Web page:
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Decision-Making and the Shadowy Brain — Part 1

To take more control over your own decisions (what to do, what to believe, how to think critically), it helps to understand the deep secrets of learning (Part 1/2).

Published onJan 15, 2022
Decision-Making and the Shadowy Brain — Part 1
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Abstract

To take more control over your own decisions (what to do, what to believe, how to think critically), it helps to understand the deep secrets of learning. In this video (Part 1 of 2), Jane Lubischer, Ph.D. shares what your brain can learn without your approval, and how you can use this knowledge to become a better critical thinker and a more open-eyed and thoughtful decision-maker.

Jane Lubischer went to college to become an English teacher, decided she would rather be a basketball coach, discovered a major where she could study both biology and psychology, and finally ended up earning a Ph.D. in neuroscience. Now she spends much of her work life designing and building better courses, curricula, and programs for all undergraduate students at NC State.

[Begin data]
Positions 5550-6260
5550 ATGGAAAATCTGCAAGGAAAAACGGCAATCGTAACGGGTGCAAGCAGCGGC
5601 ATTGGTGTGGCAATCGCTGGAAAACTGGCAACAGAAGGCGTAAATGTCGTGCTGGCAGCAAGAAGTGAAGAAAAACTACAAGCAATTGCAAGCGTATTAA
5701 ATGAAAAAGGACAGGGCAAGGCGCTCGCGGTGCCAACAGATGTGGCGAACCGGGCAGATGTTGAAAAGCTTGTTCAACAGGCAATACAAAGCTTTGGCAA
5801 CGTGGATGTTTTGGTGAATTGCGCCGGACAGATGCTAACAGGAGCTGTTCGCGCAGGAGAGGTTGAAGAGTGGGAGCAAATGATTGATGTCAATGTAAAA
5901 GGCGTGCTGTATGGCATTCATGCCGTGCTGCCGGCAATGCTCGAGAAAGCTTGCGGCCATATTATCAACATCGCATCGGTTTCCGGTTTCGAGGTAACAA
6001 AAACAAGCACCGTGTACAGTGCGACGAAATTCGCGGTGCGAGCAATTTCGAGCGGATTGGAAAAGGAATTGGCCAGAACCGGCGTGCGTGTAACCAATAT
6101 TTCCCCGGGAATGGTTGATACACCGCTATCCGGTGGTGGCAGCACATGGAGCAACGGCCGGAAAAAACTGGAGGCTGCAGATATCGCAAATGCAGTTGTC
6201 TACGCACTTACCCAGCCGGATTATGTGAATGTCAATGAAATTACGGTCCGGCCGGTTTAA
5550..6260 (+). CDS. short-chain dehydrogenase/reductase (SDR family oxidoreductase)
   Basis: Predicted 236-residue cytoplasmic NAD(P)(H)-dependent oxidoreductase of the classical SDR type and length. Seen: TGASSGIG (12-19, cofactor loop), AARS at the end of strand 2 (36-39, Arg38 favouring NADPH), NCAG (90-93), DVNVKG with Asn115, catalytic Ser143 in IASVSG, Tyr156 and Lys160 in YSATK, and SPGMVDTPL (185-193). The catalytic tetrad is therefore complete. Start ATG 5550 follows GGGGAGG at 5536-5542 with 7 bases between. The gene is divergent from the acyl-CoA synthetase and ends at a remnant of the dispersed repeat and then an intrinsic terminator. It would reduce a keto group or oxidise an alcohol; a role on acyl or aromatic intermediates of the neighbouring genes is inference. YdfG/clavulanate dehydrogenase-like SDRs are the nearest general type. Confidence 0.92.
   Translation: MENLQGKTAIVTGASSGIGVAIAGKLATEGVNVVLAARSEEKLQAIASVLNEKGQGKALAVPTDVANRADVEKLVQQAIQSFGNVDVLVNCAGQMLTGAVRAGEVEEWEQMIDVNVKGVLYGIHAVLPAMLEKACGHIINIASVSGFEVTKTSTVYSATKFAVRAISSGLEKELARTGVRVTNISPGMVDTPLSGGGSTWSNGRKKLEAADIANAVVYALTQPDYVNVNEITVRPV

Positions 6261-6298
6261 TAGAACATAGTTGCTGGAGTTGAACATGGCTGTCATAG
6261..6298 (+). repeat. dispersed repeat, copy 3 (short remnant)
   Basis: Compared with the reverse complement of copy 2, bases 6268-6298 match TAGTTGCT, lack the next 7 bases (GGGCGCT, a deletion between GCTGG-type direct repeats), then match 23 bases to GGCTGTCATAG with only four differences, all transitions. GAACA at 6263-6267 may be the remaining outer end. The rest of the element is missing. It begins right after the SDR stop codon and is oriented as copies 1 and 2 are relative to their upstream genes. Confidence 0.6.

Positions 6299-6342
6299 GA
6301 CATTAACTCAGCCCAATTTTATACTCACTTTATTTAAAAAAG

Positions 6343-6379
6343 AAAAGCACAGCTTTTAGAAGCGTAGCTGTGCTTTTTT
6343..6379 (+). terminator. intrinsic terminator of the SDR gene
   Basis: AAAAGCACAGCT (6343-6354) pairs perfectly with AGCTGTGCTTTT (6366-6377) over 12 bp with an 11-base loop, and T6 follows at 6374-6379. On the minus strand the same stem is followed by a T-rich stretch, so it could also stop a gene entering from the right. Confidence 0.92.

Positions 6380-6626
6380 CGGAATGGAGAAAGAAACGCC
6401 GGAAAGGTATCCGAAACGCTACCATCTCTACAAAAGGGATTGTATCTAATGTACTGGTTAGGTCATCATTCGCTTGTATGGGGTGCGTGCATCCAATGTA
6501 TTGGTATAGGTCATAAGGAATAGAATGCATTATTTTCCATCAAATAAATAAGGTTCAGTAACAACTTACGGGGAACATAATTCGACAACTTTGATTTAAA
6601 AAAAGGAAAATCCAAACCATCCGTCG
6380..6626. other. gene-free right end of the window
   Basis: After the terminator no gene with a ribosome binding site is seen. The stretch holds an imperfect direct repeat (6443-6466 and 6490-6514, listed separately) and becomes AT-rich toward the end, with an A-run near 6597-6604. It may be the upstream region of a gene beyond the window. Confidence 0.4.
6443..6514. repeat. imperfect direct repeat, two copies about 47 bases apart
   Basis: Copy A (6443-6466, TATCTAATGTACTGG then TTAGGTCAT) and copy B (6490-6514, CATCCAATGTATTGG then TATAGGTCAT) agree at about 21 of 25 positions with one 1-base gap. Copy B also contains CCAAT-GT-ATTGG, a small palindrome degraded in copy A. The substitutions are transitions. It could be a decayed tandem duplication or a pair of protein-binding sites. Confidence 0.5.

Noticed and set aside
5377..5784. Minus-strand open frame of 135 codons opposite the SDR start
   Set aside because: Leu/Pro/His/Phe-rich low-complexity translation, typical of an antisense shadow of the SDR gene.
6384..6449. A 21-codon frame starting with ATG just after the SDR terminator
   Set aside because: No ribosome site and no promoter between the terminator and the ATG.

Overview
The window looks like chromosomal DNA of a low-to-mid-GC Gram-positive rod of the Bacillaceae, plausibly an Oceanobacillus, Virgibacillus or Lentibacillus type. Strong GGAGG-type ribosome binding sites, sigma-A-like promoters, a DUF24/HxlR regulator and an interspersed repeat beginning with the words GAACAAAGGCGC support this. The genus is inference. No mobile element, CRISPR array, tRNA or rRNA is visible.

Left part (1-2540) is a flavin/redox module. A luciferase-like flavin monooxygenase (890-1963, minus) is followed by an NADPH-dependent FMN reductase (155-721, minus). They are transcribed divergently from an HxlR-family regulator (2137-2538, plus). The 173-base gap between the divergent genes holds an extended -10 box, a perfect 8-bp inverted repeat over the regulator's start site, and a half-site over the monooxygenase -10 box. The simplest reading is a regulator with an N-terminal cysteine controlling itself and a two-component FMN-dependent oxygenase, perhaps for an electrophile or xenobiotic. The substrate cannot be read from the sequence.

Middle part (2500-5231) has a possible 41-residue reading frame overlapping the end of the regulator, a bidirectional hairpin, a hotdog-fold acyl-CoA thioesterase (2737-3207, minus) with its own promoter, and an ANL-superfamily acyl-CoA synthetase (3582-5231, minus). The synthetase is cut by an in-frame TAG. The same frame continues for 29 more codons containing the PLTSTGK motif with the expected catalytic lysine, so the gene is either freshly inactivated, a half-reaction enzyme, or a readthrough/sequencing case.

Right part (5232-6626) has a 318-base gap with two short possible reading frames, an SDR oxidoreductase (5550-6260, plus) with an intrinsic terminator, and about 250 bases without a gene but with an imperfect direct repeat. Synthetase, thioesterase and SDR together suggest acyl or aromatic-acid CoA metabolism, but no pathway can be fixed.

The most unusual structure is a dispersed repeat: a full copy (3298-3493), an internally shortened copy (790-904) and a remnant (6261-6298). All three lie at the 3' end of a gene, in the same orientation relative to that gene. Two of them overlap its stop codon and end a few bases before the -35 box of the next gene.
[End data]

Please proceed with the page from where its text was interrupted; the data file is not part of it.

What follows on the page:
This video was originally produced for an audience of entering first-year and transfer students at NC State University as a part of an interdisciplinary experience.

TRANSCRIPT

SUPPLEMENTAL MATERIALS

  1. TED. (2009, Oct. 7). The danger of a single story | Chimamanda Ngozi Adichie [Video]. YouTube.

  2. Dr. Brenda Milner. She isn’t at NC State, but she is a neuroscience rock star!

  3. Milner, B. (2005). The medial temporal-lobe amnesic syndrome. The Psychiatric Clinics of North America, 28(3), 599-611.

  4. H.M., an unforgettable amnesiac, dies at 82New York Times (Online), New York: New York Times Company. Nov 5, 2008. 

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